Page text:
My military service gave me countless gifts that I have used throughout my professional and personal life.  I made lifelong friendships; got accepted to a top business school on the strength of my military career; and gained leadership experience and skills I have used my entire professional life.

It instilled in me a deep sense of commitment and service to our country.  Most recently I was asked to serve President Obama’s Administration as the Assistant Administrator for Economic Growth, Agriculture and Trade (EGAT) at USAID. At USAID, I have made it a top priority for my bureau to hire, develop, and retain our nation’s finest. Military service–my first experience serving our country, helps me fully appreciate the sacrifices and lives of veterans both as warriors and women and men, heroes in our midst–heroes who always deserve, and often need, jobs.

We recently brought on board Dane Thomas who is retired Air Force. He is currently in our office of Professional Development Administrative Management (PDAM) working on personnel matters for EGAT.   We also brought on board Jan Louis Argilagos, a six-year Navy veteran of Operation Desert Storm. He is currently supporting USAID’s Water and Global Climate Change coordinators, and assisting with communications, research and strategic planning for EGAT’s water and climate change teams. Fellow veteran and former Army Chris Holmes serves as the Agency’s Water Coordinator.  Joel Van Essen, currently on active duty with the U.S. Navy and on loan to USAID, is helping to develop USAID’s water strategy. He is engaged with senior leadership to focus on practical resolutions to water issues in the Horn of Africa.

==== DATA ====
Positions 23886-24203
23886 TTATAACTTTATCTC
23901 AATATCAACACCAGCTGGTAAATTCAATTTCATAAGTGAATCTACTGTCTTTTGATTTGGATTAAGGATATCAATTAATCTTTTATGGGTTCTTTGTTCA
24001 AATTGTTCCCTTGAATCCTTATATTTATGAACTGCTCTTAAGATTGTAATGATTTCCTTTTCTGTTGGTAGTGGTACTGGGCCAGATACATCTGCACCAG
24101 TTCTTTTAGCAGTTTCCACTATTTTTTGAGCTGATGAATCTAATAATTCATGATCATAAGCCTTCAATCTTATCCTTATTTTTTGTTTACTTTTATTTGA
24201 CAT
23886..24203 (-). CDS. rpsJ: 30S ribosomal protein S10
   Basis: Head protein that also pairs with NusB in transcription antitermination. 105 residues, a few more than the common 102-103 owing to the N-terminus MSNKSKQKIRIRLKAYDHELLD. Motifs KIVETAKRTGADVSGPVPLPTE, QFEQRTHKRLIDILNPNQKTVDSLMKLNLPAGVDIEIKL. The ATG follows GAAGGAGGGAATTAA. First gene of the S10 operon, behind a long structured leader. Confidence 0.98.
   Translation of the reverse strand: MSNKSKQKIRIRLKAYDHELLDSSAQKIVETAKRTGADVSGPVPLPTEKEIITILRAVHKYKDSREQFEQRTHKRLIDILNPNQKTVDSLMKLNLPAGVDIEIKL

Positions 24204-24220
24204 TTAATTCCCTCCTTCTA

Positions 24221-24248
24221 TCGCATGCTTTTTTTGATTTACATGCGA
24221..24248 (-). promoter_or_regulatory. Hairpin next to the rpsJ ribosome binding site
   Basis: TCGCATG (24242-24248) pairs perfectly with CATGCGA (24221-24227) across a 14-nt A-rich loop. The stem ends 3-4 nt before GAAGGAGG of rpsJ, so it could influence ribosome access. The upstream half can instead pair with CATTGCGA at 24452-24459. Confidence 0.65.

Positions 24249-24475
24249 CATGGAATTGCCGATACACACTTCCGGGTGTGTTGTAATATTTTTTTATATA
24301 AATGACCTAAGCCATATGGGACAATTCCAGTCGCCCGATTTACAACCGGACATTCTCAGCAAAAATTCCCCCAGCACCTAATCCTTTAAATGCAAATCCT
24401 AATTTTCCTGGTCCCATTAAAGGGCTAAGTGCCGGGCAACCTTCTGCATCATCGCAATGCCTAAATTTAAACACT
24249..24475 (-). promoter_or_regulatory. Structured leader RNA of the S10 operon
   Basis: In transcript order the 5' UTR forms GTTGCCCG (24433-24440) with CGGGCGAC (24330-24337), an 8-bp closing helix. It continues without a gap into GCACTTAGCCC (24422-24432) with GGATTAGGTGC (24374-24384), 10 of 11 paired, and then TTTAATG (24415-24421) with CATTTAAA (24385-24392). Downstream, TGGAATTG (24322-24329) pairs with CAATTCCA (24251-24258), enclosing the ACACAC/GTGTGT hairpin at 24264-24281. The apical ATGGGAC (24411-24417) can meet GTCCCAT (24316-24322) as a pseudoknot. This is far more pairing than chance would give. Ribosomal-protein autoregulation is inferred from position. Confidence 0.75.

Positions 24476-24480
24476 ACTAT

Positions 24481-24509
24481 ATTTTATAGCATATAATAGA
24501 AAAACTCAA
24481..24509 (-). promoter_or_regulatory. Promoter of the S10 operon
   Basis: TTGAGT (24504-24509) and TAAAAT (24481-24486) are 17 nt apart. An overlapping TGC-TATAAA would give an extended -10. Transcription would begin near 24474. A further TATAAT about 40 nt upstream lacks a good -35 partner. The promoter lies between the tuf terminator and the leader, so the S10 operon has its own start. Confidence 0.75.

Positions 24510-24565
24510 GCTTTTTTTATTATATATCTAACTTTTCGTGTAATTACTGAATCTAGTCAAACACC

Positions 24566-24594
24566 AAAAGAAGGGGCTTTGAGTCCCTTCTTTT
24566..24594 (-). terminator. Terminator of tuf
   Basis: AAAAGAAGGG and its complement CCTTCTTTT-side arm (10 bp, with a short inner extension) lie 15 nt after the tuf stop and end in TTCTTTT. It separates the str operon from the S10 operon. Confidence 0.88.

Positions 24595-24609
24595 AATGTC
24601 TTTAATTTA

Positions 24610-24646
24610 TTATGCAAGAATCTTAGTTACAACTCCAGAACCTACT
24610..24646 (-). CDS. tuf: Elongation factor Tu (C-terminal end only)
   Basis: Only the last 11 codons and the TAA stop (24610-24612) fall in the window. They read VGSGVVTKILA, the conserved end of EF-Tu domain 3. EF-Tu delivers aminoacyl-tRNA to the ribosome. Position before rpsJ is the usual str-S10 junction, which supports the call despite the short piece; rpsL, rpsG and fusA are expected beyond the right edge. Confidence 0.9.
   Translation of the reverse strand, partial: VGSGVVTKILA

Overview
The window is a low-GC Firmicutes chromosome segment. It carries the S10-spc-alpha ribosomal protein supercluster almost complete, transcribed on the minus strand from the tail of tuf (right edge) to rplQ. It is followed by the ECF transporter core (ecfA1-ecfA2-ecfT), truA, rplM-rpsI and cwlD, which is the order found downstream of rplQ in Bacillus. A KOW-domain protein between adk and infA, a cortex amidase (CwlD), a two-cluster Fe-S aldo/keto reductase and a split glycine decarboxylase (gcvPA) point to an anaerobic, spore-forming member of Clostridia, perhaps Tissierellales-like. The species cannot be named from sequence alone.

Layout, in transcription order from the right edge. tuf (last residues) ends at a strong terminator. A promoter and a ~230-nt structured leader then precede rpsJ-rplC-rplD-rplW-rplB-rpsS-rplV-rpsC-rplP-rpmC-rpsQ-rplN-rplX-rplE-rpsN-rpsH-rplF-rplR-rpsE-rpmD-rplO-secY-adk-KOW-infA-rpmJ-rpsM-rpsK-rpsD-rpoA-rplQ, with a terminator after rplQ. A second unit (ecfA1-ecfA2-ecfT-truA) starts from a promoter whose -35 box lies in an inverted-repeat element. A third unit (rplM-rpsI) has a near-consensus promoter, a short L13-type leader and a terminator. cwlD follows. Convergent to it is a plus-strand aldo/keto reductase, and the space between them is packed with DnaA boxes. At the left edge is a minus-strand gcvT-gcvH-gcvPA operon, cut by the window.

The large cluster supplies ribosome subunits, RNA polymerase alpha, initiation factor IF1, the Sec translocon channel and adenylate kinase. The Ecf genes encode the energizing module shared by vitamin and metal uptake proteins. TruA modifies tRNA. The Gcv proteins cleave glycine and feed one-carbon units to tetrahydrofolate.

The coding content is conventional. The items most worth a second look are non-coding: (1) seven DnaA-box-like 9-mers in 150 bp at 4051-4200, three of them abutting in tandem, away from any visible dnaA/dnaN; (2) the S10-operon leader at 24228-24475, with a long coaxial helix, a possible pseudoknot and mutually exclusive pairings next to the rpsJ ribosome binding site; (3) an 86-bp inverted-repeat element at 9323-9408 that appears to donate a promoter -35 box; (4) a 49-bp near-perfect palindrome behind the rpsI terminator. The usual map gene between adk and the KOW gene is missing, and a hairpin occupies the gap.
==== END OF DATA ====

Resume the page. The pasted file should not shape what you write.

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Why Development and Diplomacy Matter in National Security

U.S. national security rests on three pillars: Diplomacy, Development, and Defense.   Although other departments and agencies of the U.S. government certainly contribute to the nation’s security, these three Ds, represented by the Department of State (State), the United States Agency for International Development (USAID), and Department of Defense (DoD or Defense) provide the foundation for promoting and protecting U.S. interests abroad. Each represents a critical component of national security with unique roles and responsibilities. The functions performed by each of the “three Ds” provide greatest value to the nation when they are complementary and mutually reinforcing.

State and USAID’s diplomats and development experts work hand-in-glove with their military counterparts to promote growth and foster stability.  They don’t think about which subcommittee funded them or what their respective agency budget allocations are.  All they know is that they work together, with a common purpose, and often in dangerous and deadly environments.   We need a budget that reflects that reality.

Here are some examples of the integration of our civilian and military efforts in some of the most critical areas around the world:

In Afghanistan, USAID programs are designed to support US foreign policy, with military stabilization programs informed by USAID technical expertise. Funding is provided by USAID/Kabul for Provincial Reconstruction Team (PRT) activities in the field as well as national-level programs. It would be physically impossible for USAID to operate independently in Afghanistan without close military support. USAID field program officers serve alongside military counterparts in forward operating bases and PRTs, where they undertake jointly planned civil affairs and quick-impact development programs.

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USAID Celebrates 50 years of Saving Lives Across the Globe

As featured on GHTC